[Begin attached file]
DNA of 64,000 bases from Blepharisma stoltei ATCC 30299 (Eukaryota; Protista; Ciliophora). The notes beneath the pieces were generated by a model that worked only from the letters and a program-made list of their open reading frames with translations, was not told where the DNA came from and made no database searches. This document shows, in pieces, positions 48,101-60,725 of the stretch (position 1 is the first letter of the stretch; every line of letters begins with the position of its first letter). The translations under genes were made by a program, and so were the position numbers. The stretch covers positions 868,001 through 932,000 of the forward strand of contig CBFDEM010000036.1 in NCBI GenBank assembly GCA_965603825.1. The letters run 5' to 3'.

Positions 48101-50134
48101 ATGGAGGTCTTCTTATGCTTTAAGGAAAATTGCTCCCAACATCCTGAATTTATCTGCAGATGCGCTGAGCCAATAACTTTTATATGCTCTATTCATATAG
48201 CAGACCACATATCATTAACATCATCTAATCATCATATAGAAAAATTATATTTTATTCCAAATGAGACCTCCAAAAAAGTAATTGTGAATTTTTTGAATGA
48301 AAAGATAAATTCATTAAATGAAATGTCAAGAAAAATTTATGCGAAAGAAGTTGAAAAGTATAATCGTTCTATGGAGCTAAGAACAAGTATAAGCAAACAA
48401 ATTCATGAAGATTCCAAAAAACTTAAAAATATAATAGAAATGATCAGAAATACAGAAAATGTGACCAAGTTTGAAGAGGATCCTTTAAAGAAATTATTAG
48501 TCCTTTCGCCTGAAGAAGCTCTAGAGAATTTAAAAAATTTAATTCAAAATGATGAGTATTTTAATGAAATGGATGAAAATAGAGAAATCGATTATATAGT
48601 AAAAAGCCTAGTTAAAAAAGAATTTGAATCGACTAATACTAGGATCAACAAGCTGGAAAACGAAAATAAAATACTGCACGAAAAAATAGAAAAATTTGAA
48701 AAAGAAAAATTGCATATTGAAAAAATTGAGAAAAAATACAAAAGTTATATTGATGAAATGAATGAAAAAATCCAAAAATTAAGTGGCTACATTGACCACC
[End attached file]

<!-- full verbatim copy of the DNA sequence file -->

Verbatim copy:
DNA of 64,000 bases from Blepharisma stoltei ATCC 30299 (Eukaryota; Protista; Ciliophora). The notes beneath the pieces were generated by a model that worked only from the letters and a program-made list of their open reading frames with translations, was not told where the DNA came from and made no database searches. This document shows, in pieces, positions 48,101-60,725 of the stretch (position 1 is the first letter of the stretch; every line of letters begins with the position of its first letter). The translations under genes were made by a program, and so were the position numbers. The stretch covers positions 868,001 through 932,000 of the forward strand of contig CBFDEM010000036.1 in NCBI GenBank assembly GCA_965603825.1. The letters run 5' to 3'.

Positions 48101-50134
48101 ATGGAGGTCTTCTTATGCTTTAAGGAAAATTGCTCCCAACATCCTGAATTTATCTGCAGATGCGCTGAGCCAATAACTTTTATATGCTCTATTCATATAG
48201 CAGACCACATATCATTAACATCATCTAATCATCATATAGAAAAATTATATTTTATTCCAAATGAGACCTCCAAAAAAGTAATTGTGAATTTTTTGAATGA
48301 AAAGATAAATTCATTAAATGAAATGTCAAGAAAAATTTATGCGAAAGAAGTTGAAAAGTATAATCGTTCTATGGAGCTAAGAACAAGTATAAGCAAACAA
48401 ATTCATGAAGATTCCAAAAAACTTAAAAATATAATAGAAATGATCAGAAATACAGAAAATGTGACCAAGTTTGAAGAGGATCCTTTAAAGAAATTATTAG
48501 TCCTTTCGCCTGAAGAAGCTCTAGAGAATTTAAAAAATTTAATTCAAAATGATGAGTATTTTAATGAAATGGATGAAAATAGAGAAATCGATTATATAGT
48601 AAAAAGCCTAGTTAAAAAAGAATTTGAATCGACTAATACTAGGATCAACAAGCTGGAAAACGAAAATAAAATACTGCACGAAAAAATAGAAAAATTTGAA
48701 AAAGAAAAATTGCATATTGAAAAAATTGAGAAAAAATACAAAAGTTATATTGATGAAATGAATGAAAAAATCCAAAAATTAAGTGGCTACATTGACCACC